Owning a home has been a part of the American dream for many years, but that doesn't mean it's right for everyone. For example, if you move around every few years, you can spend so much on closing costs and other fees that you would be better off renting in West Columbia, SC.
Here are four situations where you are probably better off renting.
You don't have a steady job
There is a big difference between making a good living and having a steady job. Sure, you make enough to cover a mortgage payment now, but what about in a year from now? Five years?
There are a lot of American workers who fit into this category. Some people have jobs that are temporarily grant-funded or are otherwise non-permanent positions. And, there are the millions of people who are self-employed or own their own businesses, whose income varies from year to year.
If you happen to lose your job, or are forced to accept significantly less income, it's much easier to downgrade your lifestyle if you're a renter. At most, you'll probably be locked into a year of rent payments, and then are free to move to a smaller or less-expensive apartment without the hassle and stress of selling a house.
An "unsteady" job also refers to one that may require you to move around somewhat frequently. While a lot of people who move every few years do buy homes, consider the additional costs of buying and selling often.
Closing costs on a home generally run about 3% of the home's value. So, on a $200,000 home, expect $6,000 of fees and other upfront expenses. This isn't a huge expense if you stay in the home for 10 years, but if you move every two to three years, these expenses can add up tremendously over time, and eat up your profits when you sell.
You have a great deal on your apartment
If you have a good deal on your apartment, and it meets your needs, why mess up a good thing?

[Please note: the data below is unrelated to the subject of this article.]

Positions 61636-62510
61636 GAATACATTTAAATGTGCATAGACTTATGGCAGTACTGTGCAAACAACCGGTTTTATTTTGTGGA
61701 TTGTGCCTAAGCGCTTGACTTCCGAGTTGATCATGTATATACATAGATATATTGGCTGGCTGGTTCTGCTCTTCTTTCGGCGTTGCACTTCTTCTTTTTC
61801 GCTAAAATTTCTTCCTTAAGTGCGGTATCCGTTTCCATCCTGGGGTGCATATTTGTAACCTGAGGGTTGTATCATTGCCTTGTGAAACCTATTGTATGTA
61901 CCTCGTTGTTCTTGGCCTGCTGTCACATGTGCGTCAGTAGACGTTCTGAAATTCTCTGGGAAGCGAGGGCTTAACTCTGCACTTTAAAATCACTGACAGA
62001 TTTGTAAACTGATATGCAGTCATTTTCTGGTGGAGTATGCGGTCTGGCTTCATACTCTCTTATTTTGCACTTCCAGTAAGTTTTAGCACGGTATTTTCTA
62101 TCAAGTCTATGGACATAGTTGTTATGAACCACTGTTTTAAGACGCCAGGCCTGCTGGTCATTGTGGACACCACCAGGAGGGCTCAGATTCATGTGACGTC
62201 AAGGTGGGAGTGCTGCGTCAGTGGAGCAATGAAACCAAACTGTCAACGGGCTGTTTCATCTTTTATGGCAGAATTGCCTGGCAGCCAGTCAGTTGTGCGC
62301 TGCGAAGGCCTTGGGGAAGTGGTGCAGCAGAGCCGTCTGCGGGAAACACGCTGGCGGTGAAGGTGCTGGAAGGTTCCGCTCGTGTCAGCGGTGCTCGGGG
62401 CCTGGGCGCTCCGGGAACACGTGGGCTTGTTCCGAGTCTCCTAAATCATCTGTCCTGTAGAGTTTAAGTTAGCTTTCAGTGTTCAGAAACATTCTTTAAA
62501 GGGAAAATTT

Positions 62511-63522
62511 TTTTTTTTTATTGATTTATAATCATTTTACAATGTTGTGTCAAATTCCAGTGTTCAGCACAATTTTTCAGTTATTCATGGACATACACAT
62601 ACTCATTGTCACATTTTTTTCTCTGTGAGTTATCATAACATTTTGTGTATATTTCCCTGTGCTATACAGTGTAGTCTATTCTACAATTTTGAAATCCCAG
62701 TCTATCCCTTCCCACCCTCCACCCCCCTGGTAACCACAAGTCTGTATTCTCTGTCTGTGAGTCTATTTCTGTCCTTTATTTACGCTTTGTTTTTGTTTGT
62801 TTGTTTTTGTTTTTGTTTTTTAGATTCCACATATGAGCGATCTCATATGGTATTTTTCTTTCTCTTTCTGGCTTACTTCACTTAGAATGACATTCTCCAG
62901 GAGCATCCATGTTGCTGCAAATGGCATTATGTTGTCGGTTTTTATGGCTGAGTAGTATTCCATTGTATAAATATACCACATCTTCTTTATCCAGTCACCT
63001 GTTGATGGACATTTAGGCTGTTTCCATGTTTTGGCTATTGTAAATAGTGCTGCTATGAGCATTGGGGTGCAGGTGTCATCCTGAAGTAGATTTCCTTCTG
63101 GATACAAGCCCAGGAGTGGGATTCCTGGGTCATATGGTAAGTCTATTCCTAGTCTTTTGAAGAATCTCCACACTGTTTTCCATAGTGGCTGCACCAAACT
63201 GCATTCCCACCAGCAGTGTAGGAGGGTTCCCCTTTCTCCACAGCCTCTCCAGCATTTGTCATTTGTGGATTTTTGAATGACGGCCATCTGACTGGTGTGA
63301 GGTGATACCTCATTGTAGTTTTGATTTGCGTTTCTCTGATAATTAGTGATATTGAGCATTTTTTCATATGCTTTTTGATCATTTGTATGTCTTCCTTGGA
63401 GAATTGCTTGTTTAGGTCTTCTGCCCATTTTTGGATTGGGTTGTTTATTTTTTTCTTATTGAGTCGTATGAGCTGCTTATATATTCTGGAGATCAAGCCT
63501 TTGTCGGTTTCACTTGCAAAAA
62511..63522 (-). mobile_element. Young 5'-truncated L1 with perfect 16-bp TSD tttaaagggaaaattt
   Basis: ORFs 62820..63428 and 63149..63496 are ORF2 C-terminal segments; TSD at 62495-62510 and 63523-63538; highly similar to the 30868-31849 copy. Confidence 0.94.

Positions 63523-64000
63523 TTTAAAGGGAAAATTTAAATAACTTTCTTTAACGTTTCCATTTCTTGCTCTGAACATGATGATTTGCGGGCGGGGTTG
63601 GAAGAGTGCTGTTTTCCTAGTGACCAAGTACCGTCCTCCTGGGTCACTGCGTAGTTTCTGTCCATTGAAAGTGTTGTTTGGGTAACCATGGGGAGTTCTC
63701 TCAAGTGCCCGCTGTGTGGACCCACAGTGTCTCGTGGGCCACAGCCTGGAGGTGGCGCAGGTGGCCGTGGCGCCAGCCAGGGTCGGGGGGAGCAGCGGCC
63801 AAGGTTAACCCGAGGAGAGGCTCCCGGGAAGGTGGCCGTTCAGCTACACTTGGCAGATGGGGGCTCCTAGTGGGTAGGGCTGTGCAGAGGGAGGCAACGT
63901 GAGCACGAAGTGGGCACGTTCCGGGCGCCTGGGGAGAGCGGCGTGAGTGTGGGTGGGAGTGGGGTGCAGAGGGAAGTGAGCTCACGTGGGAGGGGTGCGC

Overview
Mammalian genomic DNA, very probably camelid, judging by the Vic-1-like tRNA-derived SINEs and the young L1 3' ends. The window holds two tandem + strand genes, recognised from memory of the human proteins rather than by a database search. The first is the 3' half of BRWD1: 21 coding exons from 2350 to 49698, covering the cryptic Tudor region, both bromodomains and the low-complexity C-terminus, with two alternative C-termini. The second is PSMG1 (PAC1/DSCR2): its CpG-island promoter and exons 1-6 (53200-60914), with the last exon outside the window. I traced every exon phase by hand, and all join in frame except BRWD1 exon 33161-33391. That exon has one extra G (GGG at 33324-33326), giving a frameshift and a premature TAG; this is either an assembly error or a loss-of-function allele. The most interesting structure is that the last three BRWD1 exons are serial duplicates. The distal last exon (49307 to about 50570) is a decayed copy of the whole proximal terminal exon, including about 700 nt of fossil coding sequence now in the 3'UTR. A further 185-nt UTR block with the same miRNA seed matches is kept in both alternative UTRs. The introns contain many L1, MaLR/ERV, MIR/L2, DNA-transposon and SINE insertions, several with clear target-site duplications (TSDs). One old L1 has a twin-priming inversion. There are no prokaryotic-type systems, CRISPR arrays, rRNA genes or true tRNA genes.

A lot of large apartment complexes will renew a lease at the same price for several years, while raising rent on new tenants. This is especially true in areas where apartment complexes have trouble staying full. I lived in the same apartment for four years after college, and at the end I was still paying my original $900 per month in rent when the same apartment was going for $1,150 to new residents. If you have a deal like that, it's hard to justify leaving.
You don't have a lot of cash in the bank
It's not terribly hard to buy a home without a large down payment, but that doesn't mean it's a good idea.
For instance, consider the most popular low down payment loan option, the FHA mortgage, which allows buyers to purchase a home with 5% down. Not only does this make your mortgage payment more expensive, since your financing more of the purchase price, but it also adds FHA mortgage insurance to your tab.
Currently, FHA mortgage insurance requires an upfront payment of 1.75% of the loan amount plus an annual premium equal to 1.35% of the loan's balance. So, on a $250,000 mortgage, you can expect $4,375 added to your upfront costs and about $280 added to each of your monthly payments.
If you can deal with renting for a few years, it may be a better option to rent an apartment or home and save your money until you have a more substantial down payment. In order to avoid mortgage insurance, lenders want 20% down, and many require a certain amount of cash reserves in savings.
You like simplicity
Many former homeowners who decided to rent again, and they simply cannot get over how much simpler life is when renting.
When you rent, someone else generally takes care of all the maintenance and repairs on the home. If your toilet breaks, or your faucets are leaky, it's usually no more of a hassle than calling the maintenance man, which won't cost you a dime. Instead of spending thousands of dollars when the air conditioner kicks the bucket, when you're renting it isn't your responsibility.
The bottom line is that there are lots of very good reasons to buy a house, but there are also a lot of good reasons not to as well. Your own American dream depends on your particular life situation, your preferences, and your finances.
The Motley Fool/ fool.com